When a man assumes a public trust he should consider himself a public property. –Thomas Jefferson
Trust, but verify. –Ronald Reagan
If the people cannot trust their government to do the job for which it exists – to protect them and to promote their common welfare – all else is lost. –Senator Barack Obama August 2006
25% of the nation’s voters Strongly Approve of the way that Barack Obama is performing his role as president. Forty-two percent (42%) Strongly Disapprove, giving Obama a Presidential Approval Index rating of -17. (Rasmussen)
For the past year, those giving Congress good or excellent marks have remained in the narrow range of nine percent (9%) to 16%, while 53% to 71% have rated its performance as poor. (Rasmussen)
Guess when the 71% was. Health Care “deem and pass” cram down talk in February. Right before they did cram it down your throat! 🙂
30% of Likely Voters say the country is heading in the right direction, according to a new Rasmussen Reports national telephone survey taken the week ending Sunday, August 8.
Confidence in the nation’s current course has ranged from 27% to 35% since last July.
Pew Research Center:
Thomas Sowell—Democracy: It’s an awful thing in a country when its people no longer believe the government protects them and their rights. Yet, a new poll shows that’s exactly where Americans are headed right now.
In a Rasmussen poll of 1,000 adults taken last Friday and Saturday, nearly half, or 48%, said they see government today as a threat to their rights. Just 37% disagreed. The poll also found that only one in five (21%) believe current government has the consent of the governed.
In other words, people think much of what our government does today is illegitimate — possibly even illegal.
For a democratic republic such as our own, this is extraordinarily dangerous. The Declaration of Independence and the Constitution were created explicitly to protect Americans’ rights by limiting the scope, reach and power of the federal government.
The Declaration promises “life, liberty and the pursuit of happiness,” and goes on to say that “to secure these rights, governments are instituted among men, deriving their just powers from the consent of the governed.”
In short, our government was designed to protect our rights — not to serve as an all-embracing nanny state that slowly, silently strips us of our ability to act as free individuals.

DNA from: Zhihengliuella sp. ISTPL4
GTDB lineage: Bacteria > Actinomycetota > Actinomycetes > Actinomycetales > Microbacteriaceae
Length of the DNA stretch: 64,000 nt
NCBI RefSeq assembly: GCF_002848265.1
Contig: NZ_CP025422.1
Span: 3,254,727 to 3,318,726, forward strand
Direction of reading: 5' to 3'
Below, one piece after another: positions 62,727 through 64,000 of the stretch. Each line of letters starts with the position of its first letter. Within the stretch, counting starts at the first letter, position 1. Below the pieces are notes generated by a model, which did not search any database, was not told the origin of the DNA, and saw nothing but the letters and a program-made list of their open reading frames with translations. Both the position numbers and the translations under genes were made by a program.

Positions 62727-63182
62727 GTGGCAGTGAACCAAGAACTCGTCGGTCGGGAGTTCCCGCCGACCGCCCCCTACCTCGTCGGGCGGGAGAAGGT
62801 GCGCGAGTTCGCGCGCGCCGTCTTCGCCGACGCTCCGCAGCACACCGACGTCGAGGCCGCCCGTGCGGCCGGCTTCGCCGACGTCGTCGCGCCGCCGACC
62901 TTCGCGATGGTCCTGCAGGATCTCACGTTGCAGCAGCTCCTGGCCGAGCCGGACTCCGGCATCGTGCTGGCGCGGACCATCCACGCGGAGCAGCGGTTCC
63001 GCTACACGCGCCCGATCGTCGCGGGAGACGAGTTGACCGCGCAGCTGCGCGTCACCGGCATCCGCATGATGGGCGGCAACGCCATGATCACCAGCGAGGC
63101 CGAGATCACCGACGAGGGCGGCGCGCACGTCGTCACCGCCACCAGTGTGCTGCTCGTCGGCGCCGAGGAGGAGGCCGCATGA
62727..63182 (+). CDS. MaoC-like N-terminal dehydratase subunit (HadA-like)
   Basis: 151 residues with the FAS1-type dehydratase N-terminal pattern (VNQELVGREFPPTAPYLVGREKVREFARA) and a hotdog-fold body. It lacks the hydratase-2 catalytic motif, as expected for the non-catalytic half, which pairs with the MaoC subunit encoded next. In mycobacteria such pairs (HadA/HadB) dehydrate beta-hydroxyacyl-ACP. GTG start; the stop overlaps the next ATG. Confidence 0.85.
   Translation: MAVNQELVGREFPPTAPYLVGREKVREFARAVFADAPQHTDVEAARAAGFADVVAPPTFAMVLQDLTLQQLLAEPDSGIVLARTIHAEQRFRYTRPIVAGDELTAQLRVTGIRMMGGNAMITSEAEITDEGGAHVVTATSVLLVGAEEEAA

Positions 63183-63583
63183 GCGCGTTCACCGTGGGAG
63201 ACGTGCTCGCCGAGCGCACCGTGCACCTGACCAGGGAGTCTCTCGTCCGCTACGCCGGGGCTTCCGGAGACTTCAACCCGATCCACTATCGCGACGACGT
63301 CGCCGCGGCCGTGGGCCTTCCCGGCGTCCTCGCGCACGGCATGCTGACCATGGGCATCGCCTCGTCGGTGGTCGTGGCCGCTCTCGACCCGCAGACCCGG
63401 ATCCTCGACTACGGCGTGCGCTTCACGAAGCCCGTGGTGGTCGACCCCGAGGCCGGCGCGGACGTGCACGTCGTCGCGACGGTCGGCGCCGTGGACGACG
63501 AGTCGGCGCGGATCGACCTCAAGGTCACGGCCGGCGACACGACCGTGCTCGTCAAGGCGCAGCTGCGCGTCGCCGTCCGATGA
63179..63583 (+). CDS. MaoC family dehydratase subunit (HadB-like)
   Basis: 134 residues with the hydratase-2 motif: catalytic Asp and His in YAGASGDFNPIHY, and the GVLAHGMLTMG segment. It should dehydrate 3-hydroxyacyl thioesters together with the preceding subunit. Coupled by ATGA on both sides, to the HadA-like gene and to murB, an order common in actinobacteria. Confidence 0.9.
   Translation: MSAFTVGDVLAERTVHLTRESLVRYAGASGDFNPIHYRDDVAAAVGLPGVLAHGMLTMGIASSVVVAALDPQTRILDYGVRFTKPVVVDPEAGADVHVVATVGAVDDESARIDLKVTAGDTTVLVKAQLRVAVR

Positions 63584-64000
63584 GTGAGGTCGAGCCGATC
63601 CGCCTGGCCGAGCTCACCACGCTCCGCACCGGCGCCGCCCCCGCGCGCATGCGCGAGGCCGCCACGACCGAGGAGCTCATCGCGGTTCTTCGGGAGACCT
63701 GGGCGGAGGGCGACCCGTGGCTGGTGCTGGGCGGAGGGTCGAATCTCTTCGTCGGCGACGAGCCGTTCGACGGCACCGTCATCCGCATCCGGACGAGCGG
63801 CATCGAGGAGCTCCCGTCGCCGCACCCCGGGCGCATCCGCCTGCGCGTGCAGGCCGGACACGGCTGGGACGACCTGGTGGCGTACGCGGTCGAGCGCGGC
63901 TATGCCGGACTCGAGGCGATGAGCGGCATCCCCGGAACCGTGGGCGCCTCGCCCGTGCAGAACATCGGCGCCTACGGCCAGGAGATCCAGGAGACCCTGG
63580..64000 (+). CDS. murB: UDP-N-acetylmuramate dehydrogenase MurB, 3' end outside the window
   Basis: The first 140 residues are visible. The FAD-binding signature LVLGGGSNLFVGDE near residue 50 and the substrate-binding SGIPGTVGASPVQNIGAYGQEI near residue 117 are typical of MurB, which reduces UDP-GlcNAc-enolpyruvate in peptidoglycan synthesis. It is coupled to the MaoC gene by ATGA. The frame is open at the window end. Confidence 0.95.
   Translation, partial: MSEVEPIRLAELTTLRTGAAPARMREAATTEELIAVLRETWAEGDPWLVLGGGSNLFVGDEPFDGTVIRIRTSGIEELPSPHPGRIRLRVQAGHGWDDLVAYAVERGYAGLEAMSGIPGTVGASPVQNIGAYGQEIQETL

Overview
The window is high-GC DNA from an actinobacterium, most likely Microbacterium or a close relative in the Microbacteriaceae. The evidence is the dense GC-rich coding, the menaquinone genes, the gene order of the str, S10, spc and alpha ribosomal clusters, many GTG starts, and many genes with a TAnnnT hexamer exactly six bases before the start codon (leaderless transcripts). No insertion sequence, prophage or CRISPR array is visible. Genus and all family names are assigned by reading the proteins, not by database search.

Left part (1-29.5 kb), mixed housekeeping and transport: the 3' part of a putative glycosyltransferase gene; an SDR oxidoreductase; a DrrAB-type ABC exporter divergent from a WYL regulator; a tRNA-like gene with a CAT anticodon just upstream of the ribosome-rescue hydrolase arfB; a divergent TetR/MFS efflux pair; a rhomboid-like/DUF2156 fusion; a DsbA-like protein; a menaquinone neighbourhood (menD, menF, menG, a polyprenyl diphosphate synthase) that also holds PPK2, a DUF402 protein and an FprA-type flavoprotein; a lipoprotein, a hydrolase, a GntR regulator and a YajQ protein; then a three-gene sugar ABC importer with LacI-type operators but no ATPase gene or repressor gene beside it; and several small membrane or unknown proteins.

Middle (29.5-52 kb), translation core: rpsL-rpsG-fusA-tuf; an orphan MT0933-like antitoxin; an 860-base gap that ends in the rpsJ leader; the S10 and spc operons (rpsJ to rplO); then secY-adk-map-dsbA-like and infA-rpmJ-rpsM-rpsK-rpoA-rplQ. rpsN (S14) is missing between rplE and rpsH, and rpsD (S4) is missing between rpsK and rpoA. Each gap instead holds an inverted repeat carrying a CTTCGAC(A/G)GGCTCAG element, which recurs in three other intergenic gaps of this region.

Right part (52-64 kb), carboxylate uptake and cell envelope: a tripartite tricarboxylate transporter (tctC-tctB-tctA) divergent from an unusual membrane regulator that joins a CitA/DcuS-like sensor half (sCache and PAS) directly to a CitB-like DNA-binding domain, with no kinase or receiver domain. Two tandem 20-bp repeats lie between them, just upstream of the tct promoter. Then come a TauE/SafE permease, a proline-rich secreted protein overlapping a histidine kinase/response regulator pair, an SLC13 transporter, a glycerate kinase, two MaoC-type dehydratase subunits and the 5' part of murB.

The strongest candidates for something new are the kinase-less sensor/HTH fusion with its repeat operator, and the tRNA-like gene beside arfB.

Bailouts, TARP, the takeover of the auto industry, nationalization of health care, the micromanagement of Wall Street and the banks, the expected $12 trillion explosion in U.S. publicly held debt over the next decade — all this and more adds up to a feeling of loss of control by the American people over their lives, both public and private, and a diminution of their rights.
The Founding Fathers understood this could happen. “Government is not reason; it is not eloquence,” George Washington presciently warned. “It is force. And force, like fire, is a dangerous servant and a fearful master.”
His generation understood it would be up to us, the citizens, to ensure government wouldn’t trample our rights. That’s what the Constitution was — an agreement to limit government to certain, carefully prescribed duties. And that’s why we vote.
Today, Americans feel their rights are threatened by a government that has grown beyond its constitutional bounds. Once merely a dangerous servant, our federal government is on its way to becoming a fearful master. The only question is, will we let it?
How did we get to the point where many people feel that the America they have known is being replaced by a very different kind of country, with not only different kinds of policies but very different values and ways of governing?
Something of this magnitude does not happen all at once or in just one administration in Washington. What we are seeing is the culmination of many trends in many aspects of American life that go back for years.
Neither the Constitution of the United States nor the institutions set up by that Constitution are enough to ensure the continuance of a free, self-governing nation. When Benjamin Franklin was asked what members of the Constitution Convention were creating, he replied, “A republic, madam, if you can keep it.”
In other words, a Constitutional government does not depend on the Constitution but on us. To the extent that we allow clever people to circumvent the Constitution, while dazzling us with rhetoric, the Constitution will become just a meaningless piece of paper, as our freedoms are stolen from us, much as a pick-pocket would steal our wallet while we are distracted by other things.